For any attacking full-back, passing and crossing into the box are of paramount importance. Dimarco is capable of finding a pass between the lines and is overall one of the leading players when it comes to executing key passes. His cracking left foot immediately sets him apart from others, as Dimarco often looks to play a deadly ball or deliver a whipping cross into the opposition penalty area. The Italian is also a capable set-piece specialist, averaging the most dead-ball passes per game in Serie A at 13.96. Finally, the Verona full-back has an incredible striking ability that puts him in a position to score some incredible goals.

Dimarco plays a progressive pass

Serie A 2020-21 Season

The attacking nature of Dimarco can be well observed if we look at some of the key performance indicators from the past season. One of those metrics is ball carries. The Italian impresses in this department, having averaged 41.39 ball carries per 90 minutes, for a total carrying distance of 227.07. As a result, Dimarco shows good numbers in other areas as well such as progressive carries (avg. 5.36 per 90 min) and carries into the final third (avg. 2.01 per 90 min). It is worth noting that the defender beat the league average for all of these metrics when comparing all Serie A full-backs.

Carrying the ball long distances on its own can only do so much if the full-back is unable to progress the play by passing. The Italian does this particularly well when looking for his teammate in a dangerous position, which leads to a key pass. The 23-year-old topped the league table in this particular metric, averaging 2.37 key passes per 90 minutes – more than any other Serie A full-back. Although his overall pass rate of 70.3% was below the league average (Serie A avg. 78.3%), it may not be a huge problem considering that the Italian was able to find his teammates in dangerous positions more often than not, albeit with less accuracy.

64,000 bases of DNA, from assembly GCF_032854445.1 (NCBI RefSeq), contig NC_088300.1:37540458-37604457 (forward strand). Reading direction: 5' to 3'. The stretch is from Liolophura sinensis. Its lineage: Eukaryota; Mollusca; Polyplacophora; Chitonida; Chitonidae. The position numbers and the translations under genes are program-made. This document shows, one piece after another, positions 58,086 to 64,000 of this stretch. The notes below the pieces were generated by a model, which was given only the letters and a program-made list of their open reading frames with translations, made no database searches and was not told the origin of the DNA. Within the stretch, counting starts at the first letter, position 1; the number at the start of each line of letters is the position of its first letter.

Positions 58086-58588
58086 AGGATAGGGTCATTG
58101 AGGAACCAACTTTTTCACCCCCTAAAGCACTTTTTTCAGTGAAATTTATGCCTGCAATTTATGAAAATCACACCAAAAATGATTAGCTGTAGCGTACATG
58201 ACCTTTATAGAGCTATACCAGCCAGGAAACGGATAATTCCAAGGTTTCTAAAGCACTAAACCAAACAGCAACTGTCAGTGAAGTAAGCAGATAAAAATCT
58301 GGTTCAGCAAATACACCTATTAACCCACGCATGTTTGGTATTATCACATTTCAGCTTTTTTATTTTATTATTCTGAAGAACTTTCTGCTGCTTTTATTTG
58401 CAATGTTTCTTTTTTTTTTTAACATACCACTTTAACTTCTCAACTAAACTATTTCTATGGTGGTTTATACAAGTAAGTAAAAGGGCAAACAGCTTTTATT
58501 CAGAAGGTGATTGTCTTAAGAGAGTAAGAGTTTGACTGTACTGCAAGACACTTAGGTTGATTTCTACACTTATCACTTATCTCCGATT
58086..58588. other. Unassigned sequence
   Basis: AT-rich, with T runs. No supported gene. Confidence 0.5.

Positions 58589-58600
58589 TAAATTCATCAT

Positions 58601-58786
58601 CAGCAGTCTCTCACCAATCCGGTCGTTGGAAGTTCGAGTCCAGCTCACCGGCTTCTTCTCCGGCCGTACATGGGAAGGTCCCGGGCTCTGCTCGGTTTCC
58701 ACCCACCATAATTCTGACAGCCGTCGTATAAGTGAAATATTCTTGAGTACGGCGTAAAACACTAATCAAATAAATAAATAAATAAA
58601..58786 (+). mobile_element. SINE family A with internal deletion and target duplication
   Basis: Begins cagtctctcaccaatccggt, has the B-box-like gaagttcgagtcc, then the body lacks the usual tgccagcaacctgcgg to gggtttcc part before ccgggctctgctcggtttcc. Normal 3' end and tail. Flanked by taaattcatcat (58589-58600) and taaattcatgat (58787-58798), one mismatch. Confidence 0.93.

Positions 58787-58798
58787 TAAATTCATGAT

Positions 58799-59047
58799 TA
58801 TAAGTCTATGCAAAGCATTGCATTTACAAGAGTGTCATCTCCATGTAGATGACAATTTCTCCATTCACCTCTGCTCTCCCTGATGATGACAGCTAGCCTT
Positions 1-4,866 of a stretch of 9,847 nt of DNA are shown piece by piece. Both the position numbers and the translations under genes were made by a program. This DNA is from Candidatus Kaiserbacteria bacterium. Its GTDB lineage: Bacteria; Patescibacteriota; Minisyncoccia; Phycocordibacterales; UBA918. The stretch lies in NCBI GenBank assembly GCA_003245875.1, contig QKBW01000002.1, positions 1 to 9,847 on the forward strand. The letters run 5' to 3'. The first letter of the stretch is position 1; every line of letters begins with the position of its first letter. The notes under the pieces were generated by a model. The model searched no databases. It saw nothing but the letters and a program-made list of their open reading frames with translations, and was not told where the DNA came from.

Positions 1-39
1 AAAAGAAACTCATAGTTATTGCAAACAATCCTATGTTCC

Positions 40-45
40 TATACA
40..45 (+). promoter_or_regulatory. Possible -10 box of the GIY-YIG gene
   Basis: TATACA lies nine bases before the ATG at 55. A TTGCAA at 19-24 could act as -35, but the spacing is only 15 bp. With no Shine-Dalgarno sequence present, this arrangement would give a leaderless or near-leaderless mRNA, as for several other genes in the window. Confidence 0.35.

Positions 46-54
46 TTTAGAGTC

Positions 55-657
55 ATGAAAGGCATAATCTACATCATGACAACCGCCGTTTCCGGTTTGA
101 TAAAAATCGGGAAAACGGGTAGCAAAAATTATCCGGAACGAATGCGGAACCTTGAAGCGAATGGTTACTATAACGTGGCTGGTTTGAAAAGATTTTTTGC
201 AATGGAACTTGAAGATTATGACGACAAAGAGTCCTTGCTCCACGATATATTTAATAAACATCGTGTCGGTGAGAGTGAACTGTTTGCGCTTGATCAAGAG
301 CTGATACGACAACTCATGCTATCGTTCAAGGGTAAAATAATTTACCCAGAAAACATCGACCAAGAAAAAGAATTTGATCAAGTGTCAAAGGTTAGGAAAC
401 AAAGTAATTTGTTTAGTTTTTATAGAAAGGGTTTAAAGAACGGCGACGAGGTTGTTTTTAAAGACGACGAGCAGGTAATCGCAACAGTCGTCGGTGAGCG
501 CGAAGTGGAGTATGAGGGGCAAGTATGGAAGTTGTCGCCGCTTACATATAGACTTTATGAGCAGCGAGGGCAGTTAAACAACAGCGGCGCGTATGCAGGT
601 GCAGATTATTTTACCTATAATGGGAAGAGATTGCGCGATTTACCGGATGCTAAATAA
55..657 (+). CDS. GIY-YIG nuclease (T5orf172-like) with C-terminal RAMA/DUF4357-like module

Although the Verona full-back excelled on the offensive end, he was somewhat less impressive in the defensive side of things. The two areas of his defensive game where Dimarco needs to step up are tackling and aerial duels. The Italian on average wins only 0.71 tackles (Serie A avg. 0.99) and 34.2% of aerial duels per 90 minutes (Serie A avg. 49.4%).

Statistical analysis of Dimarco’s performances in 2020-21 Serie A season


All in all, Dimarco is a rather atypical Italian full-back. His incredible attacking prowess make him contradict the long-standing prejudice that Italian defenders lack flair and cannot be attack-minded. At 23, Dimarco has yet to receive a call up to the national team; however, if the full-back improves the defensive side of his game, he could well be in contention to make Italy’s squad for the 2022 World Cup in Qatar, especially if he finally gets a chance to prove himself at Inter.